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We’re all pretty excited about ChromeOS in general and that extends to Chromebooks and ChromeBoxes as well. Whilst initially limited in function, the fundamental security of the platform as well as the launch of quality hardware in the Chromebook Pixel means that ChromeOS is at least worth keep an eye on.

Currently Google has no Chromebooks on offer in Australia although they do offer ChromeBoxes for sale to Enterprise customers in Australia for $479 ( Device: $329 + Management & support: $150 ) but so far, recently released Chromebooks from the likes of Samsung, Acer, Lenovo and HP are not available for sale as yet.

We approached Google with regards to the sale of Chromebooks and the Chromebook Pixel in Australia. Google told us:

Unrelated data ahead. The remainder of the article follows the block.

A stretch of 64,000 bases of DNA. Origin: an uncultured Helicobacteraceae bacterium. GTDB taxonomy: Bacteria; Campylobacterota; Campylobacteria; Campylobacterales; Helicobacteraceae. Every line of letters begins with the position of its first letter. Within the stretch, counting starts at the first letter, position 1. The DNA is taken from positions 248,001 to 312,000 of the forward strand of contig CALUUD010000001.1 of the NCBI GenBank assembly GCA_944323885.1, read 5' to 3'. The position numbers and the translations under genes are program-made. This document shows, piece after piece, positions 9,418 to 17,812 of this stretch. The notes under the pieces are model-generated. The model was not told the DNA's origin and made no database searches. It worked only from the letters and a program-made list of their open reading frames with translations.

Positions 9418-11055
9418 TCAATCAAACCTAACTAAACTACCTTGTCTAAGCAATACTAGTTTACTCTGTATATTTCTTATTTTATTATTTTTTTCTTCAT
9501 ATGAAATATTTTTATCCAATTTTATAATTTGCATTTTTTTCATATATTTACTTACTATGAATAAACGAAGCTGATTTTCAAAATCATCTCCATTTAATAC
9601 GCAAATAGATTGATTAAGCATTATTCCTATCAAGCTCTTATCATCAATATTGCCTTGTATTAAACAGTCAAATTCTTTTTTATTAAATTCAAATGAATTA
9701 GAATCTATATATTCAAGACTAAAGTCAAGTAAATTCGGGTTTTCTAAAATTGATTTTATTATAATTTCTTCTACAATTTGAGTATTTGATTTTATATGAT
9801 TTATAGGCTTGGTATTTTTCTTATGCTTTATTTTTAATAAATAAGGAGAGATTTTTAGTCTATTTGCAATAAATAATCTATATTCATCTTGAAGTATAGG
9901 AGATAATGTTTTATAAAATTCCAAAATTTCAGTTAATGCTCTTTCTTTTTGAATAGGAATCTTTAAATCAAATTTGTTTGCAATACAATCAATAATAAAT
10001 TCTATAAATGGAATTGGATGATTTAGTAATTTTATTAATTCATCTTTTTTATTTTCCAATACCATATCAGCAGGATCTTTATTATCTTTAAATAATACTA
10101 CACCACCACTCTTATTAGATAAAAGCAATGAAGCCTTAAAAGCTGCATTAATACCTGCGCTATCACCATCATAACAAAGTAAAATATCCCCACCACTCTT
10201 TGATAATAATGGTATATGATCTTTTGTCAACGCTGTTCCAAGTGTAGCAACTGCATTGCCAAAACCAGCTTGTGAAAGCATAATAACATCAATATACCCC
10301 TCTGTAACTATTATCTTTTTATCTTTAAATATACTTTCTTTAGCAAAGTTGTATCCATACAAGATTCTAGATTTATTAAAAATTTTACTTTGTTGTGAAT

When we announced the Samsung and Acer devices, we launched them in the US and UK to start. We plan to make them available in more countries very soon. With the Pixel, we’re similarly launching in the US and UK first and hope to bring them to more users over time, but have nothing to announce at this time.

This is promising; it’s not going to be an immediate sale but there is hope that we could be able to purchase the Samsung and Acer ChromeBooks through the Play Store soon and hopefully the ChromeBook Pixel at some stage in the future.

We’ve approached each of the current Chromebook manufacturers in Australia for information on whether they intend to sell their devices on our shores.

Current Chromebooks

Samsung

Samsung
Samsung currently has two Chromebooks for sale, the Samsung Chromebook and the Chromebook 550, both are available through Google in the US but not yet in Australia. Mobicity sells the lower end Samsung Chromebook for $399 plus shipping, as well as the Samsung Series 5 550 for $539 plus shipping on their website.